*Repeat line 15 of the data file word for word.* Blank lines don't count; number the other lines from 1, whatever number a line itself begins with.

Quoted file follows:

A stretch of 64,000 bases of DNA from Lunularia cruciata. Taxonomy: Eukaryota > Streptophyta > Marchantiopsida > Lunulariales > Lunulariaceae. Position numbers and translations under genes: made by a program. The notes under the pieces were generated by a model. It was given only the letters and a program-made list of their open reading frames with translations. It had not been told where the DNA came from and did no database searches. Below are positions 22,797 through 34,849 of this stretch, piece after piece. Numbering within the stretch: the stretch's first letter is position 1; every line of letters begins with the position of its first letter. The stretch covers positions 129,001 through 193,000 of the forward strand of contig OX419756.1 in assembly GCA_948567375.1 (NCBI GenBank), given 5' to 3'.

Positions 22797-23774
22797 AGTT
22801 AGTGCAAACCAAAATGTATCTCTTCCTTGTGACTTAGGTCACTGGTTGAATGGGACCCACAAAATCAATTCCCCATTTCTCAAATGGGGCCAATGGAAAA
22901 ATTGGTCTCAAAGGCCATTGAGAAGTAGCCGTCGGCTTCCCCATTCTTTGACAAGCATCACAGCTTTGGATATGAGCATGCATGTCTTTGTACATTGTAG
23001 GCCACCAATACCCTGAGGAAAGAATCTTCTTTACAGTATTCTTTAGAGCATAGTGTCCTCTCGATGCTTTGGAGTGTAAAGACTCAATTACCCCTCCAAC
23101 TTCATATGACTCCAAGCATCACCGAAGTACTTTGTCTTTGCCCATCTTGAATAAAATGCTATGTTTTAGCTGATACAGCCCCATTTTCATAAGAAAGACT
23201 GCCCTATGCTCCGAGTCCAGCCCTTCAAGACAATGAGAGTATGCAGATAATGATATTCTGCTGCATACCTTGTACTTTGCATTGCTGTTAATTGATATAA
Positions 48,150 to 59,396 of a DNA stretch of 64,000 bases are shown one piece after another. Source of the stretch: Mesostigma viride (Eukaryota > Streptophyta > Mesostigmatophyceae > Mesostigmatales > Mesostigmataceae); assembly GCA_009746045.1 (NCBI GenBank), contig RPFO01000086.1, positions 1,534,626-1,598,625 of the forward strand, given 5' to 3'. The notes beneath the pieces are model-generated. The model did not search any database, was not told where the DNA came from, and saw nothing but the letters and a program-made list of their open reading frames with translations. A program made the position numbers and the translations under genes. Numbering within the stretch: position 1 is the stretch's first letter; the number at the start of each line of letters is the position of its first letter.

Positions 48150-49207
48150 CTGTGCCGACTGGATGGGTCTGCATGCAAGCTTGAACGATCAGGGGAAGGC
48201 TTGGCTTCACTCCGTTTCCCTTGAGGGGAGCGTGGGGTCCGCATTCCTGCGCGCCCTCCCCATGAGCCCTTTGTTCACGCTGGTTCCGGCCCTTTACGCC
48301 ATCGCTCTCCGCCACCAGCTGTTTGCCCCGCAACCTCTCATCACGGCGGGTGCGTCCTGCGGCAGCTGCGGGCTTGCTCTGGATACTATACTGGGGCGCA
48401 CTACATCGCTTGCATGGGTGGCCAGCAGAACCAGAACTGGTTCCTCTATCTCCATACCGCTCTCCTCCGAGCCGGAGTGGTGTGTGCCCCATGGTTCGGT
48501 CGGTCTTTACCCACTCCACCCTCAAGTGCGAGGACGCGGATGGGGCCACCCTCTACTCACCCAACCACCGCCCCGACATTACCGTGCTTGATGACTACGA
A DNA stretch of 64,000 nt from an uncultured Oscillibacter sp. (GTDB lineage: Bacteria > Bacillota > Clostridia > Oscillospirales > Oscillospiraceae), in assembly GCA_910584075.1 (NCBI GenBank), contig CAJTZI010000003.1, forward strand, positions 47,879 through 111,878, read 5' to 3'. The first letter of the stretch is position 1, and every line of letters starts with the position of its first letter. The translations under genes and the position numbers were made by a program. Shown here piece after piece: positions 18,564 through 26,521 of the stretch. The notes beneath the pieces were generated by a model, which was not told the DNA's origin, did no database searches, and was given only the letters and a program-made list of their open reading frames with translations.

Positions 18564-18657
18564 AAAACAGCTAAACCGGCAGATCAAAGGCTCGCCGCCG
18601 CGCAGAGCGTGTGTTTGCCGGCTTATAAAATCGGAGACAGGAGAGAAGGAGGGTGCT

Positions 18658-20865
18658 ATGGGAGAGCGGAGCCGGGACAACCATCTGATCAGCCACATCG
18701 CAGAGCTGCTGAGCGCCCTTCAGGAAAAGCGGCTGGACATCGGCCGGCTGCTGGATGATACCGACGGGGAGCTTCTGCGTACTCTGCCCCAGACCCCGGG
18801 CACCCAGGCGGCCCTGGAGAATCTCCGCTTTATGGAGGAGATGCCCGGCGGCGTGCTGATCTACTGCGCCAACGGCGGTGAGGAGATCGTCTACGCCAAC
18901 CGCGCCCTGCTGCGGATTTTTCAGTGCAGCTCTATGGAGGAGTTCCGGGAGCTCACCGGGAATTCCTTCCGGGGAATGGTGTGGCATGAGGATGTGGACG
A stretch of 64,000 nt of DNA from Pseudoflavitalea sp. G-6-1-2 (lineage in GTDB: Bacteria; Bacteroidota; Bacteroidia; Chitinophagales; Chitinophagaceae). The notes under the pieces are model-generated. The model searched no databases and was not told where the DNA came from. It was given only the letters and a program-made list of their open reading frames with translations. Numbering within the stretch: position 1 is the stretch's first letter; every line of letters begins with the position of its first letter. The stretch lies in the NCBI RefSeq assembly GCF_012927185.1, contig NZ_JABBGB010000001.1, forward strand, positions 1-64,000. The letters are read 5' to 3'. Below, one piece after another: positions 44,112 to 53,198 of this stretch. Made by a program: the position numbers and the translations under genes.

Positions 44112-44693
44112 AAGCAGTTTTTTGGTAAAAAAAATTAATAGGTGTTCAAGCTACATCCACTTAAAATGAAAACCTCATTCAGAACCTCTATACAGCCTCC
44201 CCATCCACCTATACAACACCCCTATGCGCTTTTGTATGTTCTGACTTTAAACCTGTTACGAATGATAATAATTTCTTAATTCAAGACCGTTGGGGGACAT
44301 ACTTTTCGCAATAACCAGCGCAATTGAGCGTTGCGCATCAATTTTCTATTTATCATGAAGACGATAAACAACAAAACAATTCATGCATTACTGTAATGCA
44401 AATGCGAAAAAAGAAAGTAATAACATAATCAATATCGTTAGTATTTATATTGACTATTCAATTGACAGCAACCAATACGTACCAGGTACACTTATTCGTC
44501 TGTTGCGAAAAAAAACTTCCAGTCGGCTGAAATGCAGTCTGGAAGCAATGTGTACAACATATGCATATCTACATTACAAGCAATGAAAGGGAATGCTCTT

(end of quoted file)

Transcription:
48501 CGGTCTTTACCCACTCCACCCTCAAGTGCGAGGACGCGGATGGGGCCACCCTCTACTCACCCAACCACCGCCCCGACATTACCGTGCTTGATGACTACGA